• Pin bib front and bib lining right sides together.  Sew 3/8” seam.  You may wish to sew a basting stitch seam first to make sure everything at the top is correctly placed and the corners and ruffle turn nicely.  If you do, adjust as necessary, then sew the final seam.

Prepare the Pockets

You’ll need a wider black band, the plaid strip, and a narrower black band. These strips are sewn together, then sew the right side of the strip to the wrong side of the pocket top. Press, then fold the strip to the front and topstitch in place.
  • Create plaid-and-black band for the pockets.  
  • Sew a ¾” strip of black (straight of grain) to bottom edge of starched plaid strip.  Upper photo.
  • Sew a 1 1/8” strip of black to the top of the pocket.  Upper photo.
  • Sew wide black strip to the back of the pocket with a ¼” seam.  Press as stitched, then wrap the strip around the seam allowance.
Wrap the strip to the front, trim, and stitch in place.
  • Wrap the bias unit to the front and applique in place.  Stitch in the ditch or on the edge of the black.  Photo above.
Pockets are positioned 6″ to either side of the center, but the black edging has not yet been applied.
  • Press under ¼” on long side of 1 1/8” bias black edging that is long enough to go around the pocket. and extend about ¼” beyond the top edge.  If making two pockets, repeat. Turn under top edge of black trim even with top edge of plaid section.

And that’s it for today! In the final post we will manage the waistband–it took some mental gymnastics to figure out the easiest way to encase all raw edges, have long ties, and have it look good, but I figured it out. Stay tuned!

Remember, you can download the complete Rockin’ Retro Apron pattern here. It’s also listed under Tutorials (lotsa good free stuff on there) on my Resources page.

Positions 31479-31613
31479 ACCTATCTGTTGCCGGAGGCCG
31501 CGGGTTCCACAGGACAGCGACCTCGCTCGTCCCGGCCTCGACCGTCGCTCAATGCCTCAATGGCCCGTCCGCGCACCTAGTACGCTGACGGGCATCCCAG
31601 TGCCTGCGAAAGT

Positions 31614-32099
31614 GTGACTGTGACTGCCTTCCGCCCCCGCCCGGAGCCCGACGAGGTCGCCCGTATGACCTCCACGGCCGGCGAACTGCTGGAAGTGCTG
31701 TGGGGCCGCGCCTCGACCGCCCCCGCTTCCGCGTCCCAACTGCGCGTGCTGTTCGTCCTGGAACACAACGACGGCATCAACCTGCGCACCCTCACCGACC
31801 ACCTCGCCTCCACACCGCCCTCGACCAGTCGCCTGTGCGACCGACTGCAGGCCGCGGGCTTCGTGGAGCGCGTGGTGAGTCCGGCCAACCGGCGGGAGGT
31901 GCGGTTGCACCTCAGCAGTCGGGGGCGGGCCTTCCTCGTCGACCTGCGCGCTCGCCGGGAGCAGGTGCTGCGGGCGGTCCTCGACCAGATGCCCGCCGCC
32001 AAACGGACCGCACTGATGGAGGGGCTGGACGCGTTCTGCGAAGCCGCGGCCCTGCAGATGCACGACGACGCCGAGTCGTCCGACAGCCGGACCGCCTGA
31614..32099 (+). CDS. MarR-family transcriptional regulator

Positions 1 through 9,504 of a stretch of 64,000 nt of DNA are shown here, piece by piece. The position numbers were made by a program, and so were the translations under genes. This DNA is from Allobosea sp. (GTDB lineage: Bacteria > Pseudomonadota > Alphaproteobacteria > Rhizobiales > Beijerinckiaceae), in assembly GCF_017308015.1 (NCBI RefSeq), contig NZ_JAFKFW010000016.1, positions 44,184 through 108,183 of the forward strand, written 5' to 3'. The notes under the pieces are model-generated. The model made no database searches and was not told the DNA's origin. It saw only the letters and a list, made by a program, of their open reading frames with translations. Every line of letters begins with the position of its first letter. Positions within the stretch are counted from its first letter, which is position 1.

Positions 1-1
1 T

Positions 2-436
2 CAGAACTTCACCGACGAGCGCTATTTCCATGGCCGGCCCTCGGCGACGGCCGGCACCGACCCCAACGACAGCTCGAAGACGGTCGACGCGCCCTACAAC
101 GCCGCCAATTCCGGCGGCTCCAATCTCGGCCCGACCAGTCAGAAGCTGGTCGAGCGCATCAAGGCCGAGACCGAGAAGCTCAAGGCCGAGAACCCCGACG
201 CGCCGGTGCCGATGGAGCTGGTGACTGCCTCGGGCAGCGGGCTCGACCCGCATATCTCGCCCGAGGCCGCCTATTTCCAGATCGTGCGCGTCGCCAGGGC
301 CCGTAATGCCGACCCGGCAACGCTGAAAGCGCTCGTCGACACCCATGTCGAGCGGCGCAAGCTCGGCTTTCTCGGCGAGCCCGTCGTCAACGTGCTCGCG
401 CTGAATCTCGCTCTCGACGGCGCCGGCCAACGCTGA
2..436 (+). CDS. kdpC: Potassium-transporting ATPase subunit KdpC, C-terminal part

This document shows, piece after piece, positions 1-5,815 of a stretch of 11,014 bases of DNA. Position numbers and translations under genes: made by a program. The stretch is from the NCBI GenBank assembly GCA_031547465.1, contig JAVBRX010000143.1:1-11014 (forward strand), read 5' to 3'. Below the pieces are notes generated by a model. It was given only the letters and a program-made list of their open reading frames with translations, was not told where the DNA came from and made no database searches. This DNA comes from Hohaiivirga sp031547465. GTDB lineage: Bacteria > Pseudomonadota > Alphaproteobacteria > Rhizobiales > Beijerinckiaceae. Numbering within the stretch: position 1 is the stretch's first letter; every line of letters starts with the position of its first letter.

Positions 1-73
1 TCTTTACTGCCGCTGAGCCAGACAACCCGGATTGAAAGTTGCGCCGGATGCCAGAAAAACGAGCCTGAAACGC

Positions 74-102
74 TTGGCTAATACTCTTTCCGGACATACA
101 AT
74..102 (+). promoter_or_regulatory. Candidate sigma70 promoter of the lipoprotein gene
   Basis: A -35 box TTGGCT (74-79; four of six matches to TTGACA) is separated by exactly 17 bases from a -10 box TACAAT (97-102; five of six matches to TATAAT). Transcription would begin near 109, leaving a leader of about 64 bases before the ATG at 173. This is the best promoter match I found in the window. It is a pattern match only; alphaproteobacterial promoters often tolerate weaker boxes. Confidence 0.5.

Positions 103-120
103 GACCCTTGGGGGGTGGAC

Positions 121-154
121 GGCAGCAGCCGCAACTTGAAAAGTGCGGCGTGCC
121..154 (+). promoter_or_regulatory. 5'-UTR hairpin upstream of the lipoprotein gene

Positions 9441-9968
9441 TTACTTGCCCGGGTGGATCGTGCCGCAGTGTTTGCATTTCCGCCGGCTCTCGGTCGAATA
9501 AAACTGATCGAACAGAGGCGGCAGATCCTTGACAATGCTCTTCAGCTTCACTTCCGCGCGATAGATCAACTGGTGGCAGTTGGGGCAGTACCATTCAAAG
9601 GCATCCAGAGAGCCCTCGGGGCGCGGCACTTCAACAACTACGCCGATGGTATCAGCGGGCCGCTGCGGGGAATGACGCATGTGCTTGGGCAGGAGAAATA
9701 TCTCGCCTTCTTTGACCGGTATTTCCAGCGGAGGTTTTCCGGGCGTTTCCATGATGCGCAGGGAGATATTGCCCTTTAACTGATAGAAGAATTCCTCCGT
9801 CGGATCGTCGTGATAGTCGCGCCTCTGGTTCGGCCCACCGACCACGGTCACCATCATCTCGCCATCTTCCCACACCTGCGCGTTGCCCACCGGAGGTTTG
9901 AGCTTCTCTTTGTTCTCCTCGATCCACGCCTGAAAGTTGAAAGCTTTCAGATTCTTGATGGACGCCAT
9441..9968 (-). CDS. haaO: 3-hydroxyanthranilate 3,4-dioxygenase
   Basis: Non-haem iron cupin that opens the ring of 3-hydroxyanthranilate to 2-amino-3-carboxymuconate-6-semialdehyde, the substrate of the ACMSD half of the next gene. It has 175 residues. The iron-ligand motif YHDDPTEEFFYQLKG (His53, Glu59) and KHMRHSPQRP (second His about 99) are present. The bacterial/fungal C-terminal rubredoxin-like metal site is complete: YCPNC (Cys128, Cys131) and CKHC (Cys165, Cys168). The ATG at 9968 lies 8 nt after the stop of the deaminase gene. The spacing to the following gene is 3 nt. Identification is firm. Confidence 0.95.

Rockin’ Retro Apron in Kitschy Cocktails, free pattern!

Wednesday, February 19th, 2020

Welcome to my first Brand Ambassador project for Michael Miller Fabrics, a fun and funky Retro Apron featuring Kitschy Cocktails and Mad About Plaid in blue (available starting February 2020). For all of 2020 this will be a FREE pattern available using this link and in a link on my Resources page titled Retro Apron. The plaid fabric just grabbed my attention and demanded I use it, on the bias…total fun! In this and a subsequent blogpost or two I will share the entire pattern and the included images. But you can download and print the illustrated pattern at home.

I’ve tried to teach fine finishing details throughout. I love nice clean, finished edges, so there isn’t a raw edge in this apron…everything is tucked behind trim or finished to hide the raw edges. These techniques can be applied to all your sewing, so read on and learn! Using good fabric and my brilliant Janome M7 Continental machine made it easy to produce such a well-made garment.

Today, I’ll start with the fabric and supplies needed, cutting instructions and the first steps in the construction process. Subsequent steps will be posted over the next week, but the ENTIRE pattern is available in the Rockin’ Retro Apron PDF. Apologies for any formatting inconsistencies in the blog…it’s not wanting to play nicely with me today.

FABRIC AND MATERIALS--Preshrink all fabrics!

Close up of the Kitschy Cocktails focus print and Mad About Plaid coordinating print. I ended up going with the Jet Black instead of this vibrant orange for the accent color.

Ask your local shop to order!